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Montana Highway Patrol officers and tow truck drivers investigate the scene of a slide off of a jackknifed tractor trailer and a pickup truck near Drummond Monday afternoon. Since last Tuesday, the Highway Patrol responded to 89 crashes according to MHP District One Commander Capt. James Kitchin.

Montana Highway Patrol and the Missoula Police Department had a quiet but still busy New Year's weekend, reporting a total of eight and two DUIs respectively. 

Even though the number was less than expected over the holiday weekend — Missoula usually has eight to 10 DUIs over a holiday weekend — public information officer Sgt. Travis Welsh said one is too many.

"I think a lot of people elected to stay in because of the weather, instead of going out and driving this past weekend," Welsh said. "I'd like to think, to some degree, our education efforts are paying off and people are making the smart decision not to drink and drive." 

Welsh also added that officers work around the clock to keep people safe and impaired drivers off the road. 

While the lower DUI numbers are welcome, the number of vehicle-related crashes and collisions appeared to stay true to the norm. According to Welsh, MPD responded to more than 70 car crashes within city limits between Dec. 20-27, although he couldn't say if they were all weather related.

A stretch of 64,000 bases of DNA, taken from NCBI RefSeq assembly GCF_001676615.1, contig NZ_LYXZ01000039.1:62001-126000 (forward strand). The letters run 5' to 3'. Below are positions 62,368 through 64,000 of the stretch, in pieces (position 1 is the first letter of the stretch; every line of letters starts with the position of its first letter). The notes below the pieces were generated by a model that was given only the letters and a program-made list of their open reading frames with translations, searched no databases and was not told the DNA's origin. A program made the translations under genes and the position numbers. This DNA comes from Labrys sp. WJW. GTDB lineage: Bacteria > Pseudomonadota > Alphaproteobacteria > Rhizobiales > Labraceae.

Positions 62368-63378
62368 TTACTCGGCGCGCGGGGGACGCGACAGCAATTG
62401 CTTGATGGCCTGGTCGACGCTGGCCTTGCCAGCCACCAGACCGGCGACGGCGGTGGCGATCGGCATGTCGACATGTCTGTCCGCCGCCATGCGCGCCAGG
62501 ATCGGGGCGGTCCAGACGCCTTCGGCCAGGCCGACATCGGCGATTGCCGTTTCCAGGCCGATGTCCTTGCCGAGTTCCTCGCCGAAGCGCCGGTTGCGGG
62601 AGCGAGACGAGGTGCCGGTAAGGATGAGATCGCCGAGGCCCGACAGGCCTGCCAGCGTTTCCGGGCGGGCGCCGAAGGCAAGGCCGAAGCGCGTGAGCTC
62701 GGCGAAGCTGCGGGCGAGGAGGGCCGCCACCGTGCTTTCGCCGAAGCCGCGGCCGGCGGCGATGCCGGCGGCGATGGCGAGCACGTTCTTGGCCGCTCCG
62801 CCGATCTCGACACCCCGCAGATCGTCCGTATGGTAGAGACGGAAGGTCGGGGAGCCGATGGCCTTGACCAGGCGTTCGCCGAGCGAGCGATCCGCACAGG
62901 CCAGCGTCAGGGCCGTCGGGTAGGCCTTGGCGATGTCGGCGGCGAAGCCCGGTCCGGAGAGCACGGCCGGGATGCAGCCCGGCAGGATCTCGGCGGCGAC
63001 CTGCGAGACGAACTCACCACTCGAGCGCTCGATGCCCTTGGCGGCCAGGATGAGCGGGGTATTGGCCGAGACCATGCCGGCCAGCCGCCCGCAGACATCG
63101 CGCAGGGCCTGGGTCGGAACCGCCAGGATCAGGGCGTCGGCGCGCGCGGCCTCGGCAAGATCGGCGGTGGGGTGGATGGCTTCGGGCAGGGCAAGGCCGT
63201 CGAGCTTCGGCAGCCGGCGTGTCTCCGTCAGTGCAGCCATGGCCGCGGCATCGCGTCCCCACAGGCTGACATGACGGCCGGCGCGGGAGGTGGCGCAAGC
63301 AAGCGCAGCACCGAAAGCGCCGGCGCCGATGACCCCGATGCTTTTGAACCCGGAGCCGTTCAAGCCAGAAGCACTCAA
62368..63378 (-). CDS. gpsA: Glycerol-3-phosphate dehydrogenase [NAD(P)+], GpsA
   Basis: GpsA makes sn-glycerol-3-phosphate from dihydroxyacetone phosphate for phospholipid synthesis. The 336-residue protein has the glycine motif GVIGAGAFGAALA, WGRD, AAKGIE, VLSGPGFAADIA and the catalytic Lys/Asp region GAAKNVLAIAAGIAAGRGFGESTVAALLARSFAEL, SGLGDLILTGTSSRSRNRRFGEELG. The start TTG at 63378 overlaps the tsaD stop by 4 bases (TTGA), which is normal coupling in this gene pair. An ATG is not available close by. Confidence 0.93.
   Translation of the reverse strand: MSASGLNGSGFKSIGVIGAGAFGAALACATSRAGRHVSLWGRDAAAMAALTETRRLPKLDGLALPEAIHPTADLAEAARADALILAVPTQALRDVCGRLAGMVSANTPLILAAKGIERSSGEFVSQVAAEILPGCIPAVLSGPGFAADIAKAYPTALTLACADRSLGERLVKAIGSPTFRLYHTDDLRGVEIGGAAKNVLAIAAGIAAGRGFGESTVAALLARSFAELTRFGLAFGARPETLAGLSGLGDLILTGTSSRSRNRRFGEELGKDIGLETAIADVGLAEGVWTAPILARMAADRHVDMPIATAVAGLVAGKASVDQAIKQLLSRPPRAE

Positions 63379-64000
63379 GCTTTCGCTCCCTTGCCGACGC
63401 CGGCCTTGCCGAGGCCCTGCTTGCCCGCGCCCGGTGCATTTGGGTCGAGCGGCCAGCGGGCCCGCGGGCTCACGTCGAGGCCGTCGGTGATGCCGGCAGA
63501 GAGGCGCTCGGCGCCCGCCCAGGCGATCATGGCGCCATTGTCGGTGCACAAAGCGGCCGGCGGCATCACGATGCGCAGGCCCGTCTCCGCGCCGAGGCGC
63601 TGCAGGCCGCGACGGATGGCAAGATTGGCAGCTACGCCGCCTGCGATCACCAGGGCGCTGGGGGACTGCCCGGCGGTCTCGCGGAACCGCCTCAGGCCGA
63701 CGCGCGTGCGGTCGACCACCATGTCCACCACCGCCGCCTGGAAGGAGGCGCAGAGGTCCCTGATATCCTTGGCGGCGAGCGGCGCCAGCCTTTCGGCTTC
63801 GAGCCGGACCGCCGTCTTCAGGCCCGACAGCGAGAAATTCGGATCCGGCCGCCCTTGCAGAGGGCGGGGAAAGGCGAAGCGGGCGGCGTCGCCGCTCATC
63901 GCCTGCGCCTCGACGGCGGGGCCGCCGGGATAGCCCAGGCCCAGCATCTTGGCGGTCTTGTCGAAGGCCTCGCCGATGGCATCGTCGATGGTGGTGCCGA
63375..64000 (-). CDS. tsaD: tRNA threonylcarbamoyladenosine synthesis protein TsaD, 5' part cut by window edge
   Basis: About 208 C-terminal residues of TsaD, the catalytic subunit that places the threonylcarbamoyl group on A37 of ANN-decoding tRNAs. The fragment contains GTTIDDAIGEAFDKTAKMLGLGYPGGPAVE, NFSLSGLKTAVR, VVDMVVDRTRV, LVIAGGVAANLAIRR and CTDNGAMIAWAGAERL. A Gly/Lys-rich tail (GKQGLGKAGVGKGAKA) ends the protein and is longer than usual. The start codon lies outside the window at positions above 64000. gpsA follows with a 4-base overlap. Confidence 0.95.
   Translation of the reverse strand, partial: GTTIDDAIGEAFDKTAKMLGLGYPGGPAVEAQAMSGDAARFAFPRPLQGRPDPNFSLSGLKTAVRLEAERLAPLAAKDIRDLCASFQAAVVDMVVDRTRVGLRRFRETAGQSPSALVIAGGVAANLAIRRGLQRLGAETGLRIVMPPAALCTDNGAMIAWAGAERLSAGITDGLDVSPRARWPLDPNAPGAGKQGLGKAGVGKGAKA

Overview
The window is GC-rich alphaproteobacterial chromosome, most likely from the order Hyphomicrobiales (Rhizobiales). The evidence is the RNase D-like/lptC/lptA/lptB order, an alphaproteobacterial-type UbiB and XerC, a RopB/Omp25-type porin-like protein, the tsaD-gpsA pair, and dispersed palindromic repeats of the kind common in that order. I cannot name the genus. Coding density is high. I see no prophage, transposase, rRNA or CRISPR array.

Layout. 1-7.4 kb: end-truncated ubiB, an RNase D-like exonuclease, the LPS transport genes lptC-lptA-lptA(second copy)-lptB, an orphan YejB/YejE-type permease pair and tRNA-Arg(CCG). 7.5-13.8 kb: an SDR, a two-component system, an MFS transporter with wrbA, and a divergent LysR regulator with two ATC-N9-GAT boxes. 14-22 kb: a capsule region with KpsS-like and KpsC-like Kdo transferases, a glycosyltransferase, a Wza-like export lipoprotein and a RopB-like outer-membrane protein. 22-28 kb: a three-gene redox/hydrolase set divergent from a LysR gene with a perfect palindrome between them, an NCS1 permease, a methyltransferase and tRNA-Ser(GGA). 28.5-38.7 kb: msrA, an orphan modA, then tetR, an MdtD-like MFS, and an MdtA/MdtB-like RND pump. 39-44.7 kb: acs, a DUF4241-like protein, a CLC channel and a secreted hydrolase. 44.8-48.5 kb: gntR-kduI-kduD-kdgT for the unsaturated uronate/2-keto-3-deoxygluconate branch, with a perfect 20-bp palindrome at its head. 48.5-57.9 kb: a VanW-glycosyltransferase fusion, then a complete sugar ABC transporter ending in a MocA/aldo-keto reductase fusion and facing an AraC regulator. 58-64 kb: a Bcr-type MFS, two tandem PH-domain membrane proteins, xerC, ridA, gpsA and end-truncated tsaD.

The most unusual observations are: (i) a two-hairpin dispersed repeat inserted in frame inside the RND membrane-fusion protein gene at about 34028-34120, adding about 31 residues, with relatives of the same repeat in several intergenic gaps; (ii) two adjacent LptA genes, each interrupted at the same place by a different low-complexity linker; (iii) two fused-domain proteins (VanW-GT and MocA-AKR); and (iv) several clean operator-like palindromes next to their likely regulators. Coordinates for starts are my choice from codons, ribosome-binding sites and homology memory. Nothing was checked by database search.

Similarly, since last Tuesday, MHP responded to 89 crashes, including a trooper and sheriff's deputy whose cars were hit by other motorists, according to MHP District One Commander Capt. James Kitchin.

Kitchin stressed the importance of driving safely in hazardous winter conditions. If motorists slide off the road, even if they don't cause any damage, he urged them to stay with their vehicle and call highway patrol or 911. 

"If you get outside your car and someone comes around the corner, hits their brakes and slides into you, there's a good possibility you'll die or get hurt pretty bad," Kitchin said. "So the best thing to do is stay in your vehicle."

He also said it's smart to keep survival gear in your car in the event you get stuck in a blizzard so you can safely wait for authorities to respond.

In general, being aware of changing road conditions, giving yourself plenty of time to commute and wearing your seat belt are the best and easiest ways to ensure safe travel in the winter.

"Buckle up, stay at home if you don't need to go anywhere when there is bad weather … and do not drink-and-drive!" Kitchin said. 

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